WASHINGTON ― Senate Majority Leader Mitch McConnell on Tuesday introduced and set up a floor vote for a leaner Republican coronavirus relief bill, but it does not contain the billions of dollars the defense industry has sought to diffuse the economic impact of the pandemic.
The bill, which includes some of the elements of the $1 trillion package the GOP proposed in July, is intended to break a weekslong partisan stalemate. However, it has a slim chance of passage in the face of Democrats' insistence for more sweeping aid.
“The Senate Republican majority is introducing a new targeted proposal, focused on some of the very most urgent health-care, education and economic issues. It does not contain every idea our party likes,” McConnell said in a statement. “I will be moving immediately today to set up a floor vote as soon as this week.”
It wasn’t immediately clear what the differences, if any, were to an earlier version that Senate Republicans floated last month. Both draft bills excluded the $29 billion for defense that the GOP included in its previous $1 trillion package.
The $1 trillion proposal from July contained $11 billion to reimburse defense contractors for coronavirus-related expenses, as authorized by Section 3610 of the Coronavirus Aid, Relief and Economic Security Act. which expires Sept. 30. Defense firms and trade associations have lobbied for an extension of Section 3610 as well as the funding, fearing the Pentagon would otherwise have to tap modernization and readiness accounts.
The move comes as lawmakers straggle back to Washington for an abbreviated preelection session, as hopes are dimming for another coronavirus relief bill — or much else.
Passage of an extension for Section 3610 and any funding may have a better chance if lawmakers can attach it to and pass a stopgap continuing resolution before Sept. 30, when the fiscal year ends and 2020 appropriations run out. However, defense industry observers were pessimistic on Tuesday.
“I don’t see any of the COVID package procurement money making it into the CR, and the CR is a high hurdle in any event,” a defense industry source told Defense News. “This Senate bill is a ‘press release’ bill and not a piece of legislation that has a chance of passing into law.”
Several Republican senators in tough reelection bids are eager to show constituents they are working to ease the pandemic’s strain on jobs, businesses and health care. But many Senate Republicans are resisting more spending.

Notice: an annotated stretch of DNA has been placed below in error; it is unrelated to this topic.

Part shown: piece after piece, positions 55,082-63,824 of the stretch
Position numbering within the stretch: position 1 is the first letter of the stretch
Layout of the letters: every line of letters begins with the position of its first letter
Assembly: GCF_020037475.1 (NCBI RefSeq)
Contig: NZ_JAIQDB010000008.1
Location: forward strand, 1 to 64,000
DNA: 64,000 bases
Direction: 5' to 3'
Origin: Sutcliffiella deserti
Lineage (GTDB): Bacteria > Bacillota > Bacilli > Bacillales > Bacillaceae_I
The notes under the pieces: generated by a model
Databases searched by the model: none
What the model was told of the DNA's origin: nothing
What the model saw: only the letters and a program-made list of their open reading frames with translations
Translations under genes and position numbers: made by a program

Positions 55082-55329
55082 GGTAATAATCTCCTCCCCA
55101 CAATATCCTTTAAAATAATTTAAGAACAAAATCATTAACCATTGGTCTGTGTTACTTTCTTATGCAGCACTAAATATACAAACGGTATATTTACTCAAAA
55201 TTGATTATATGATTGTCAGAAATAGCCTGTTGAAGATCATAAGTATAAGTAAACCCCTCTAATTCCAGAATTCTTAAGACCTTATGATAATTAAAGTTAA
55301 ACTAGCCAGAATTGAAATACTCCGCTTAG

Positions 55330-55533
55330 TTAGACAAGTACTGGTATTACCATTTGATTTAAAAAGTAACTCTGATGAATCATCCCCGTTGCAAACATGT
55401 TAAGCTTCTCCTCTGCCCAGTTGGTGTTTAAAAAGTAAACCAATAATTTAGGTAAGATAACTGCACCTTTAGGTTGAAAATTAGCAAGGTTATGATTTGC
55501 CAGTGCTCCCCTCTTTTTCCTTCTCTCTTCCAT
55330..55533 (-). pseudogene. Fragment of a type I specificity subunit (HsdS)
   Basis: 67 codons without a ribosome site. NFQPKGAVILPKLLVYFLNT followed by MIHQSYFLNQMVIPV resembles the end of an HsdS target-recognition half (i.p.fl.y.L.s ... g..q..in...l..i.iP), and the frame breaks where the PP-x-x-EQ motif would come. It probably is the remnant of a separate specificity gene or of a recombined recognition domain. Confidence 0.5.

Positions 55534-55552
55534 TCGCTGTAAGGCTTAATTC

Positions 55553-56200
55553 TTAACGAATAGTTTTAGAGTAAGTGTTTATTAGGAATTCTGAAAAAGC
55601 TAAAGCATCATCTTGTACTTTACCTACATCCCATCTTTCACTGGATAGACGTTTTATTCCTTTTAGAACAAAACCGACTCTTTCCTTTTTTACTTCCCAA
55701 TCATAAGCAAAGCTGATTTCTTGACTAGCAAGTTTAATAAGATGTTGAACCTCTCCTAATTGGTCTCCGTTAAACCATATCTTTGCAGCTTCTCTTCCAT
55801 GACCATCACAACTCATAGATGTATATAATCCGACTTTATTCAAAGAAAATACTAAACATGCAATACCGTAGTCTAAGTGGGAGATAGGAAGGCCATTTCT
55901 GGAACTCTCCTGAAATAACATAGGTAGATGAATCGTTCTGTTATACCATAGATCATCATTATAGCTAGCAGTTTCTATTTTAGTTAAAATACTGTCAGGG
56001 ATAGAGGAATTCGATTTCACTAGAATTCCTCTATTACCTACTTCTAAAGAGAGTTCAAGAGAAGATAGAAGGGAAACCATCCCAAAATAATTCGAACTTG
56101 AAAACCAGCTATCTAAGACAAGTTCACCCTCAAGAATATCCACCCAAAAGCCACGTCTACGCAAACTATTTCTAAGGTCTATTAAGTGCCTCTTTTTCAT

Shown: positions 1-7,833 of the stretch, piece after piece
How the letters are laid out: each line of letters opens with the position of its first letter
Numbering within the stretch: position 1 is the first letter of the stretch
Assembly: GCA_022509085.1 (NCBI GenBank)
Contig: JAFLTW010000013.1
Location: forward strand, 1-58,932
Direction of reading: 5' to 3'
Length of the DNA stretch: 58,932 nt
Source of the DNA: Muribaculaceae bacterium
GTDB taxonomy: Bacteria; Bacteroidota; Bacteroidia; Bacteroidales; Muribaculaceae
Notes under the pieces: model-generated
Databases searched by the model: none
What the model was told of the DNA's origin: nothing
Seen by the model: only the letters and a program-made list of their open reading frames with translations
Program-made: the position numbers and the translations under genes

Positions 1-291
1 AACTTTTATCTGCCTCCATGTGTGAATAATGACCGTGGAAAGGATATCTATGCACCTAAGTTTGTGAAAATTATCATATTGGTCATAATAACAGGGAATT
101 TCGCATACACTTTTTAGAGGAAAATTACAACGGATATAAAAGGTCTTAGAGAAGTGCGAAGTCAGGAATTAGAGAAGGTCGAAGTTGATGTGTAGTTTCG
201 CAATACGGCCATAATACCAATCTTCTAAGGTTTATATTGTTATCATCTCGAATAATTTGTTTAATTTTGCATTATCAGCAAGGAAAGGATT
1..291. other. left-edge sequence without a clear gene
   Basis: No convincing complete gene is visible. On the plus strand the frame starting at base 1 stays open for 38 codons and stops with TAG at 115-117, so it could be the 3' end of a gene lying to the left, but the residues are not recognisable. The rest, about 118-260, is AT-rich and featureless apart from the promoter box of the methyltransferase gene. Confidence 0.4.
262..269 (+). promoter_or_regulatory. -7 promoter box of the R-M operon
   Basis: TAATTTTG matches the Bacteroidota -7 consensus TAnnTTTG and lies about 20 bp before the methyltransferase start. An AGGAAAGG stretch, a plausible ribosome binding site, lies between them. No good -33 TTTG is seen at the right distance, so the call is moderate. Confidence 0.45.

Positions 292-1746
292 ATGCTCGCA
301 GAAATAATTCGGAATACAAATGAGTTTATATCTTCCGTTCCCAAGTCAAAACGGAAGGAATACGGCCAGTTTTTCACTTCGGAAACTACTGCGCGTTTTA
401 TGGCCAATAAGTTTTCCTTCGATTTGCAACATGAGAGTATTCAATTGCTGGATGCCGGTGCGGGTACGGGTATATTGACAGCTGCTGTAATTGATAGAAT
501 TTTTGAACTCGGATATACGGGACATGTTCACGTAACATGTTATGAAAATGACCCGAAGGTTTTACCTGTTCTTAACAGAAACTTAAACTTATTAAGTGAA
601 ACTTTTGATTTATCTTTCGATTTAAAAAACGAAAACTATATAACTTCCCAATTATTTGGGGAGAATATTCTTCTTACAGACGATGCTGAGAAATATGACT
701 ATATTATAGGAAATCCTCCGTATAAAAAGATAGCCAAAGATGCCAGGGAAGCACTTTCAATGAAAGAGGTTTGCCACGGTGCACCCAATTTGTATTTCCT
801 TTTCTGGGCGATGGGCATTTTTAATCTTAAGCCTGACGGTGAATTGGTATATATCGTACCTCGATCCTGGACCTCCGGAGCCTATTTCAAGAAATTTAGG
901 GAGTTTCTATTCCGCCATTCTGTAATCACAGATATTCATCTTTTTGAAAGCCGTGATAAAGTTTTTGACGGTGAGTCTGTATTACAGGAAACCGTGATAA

Senate Finance Committee Chairman Chuck Grassley, R-Iowa, told reporters Tuesday that the GOP conference would discuss the legislation during a meeting on Wednesday.
McConnell’s move Tuesday would clear the way for a Thursday test vote in which the $500 billion, scaled-back bill — roughly half the size of a measure McConnell unveiled earlier this summer — is sure to be blocked by Democrats.
McConnell’s bill would provide more than $100 billion to help schools reopen, enact a shield against lawsuits for businesses and others that are powering ahead to reopen, create a scaled-back supplemental jobless benefit of $300-per-week, and write off $10 billion in earlier post office debt. (The National Defense Industrial Association is among groups that have called for a liability shield.)
But the bill won’t contain another round of $1,200 direct payments going out under President Donald Trump’s name.
House Speaker Nancy Pelosi, D-Calif., continues to demand $2.2 trillion, and while Trump’s negotiators have signaled a willingness to inch further in her direction, a significant gap remains.
Pelosi and Senate Minority Leader Chuck Schumer, D-N.Y., rapped McConnell in a statement Tuesday for resisting earlier calls to work on an economic stimulus bill. They called the most recent bill “political” and a nonstarter with Democrats.
“As they scramble to make up for this historic mistake, Senate Republicans appear dead-set on another bill which doesn’t come close to addressing the problems and is headed nowhere,” Pelosi and Schumer said.
The Associated Press contributed to this report.
Joe Gould was the senior Pentagon reporter for Defense News, covering the intersection of national security policy, politics and the defense industry. He had previously served as Congress reporter.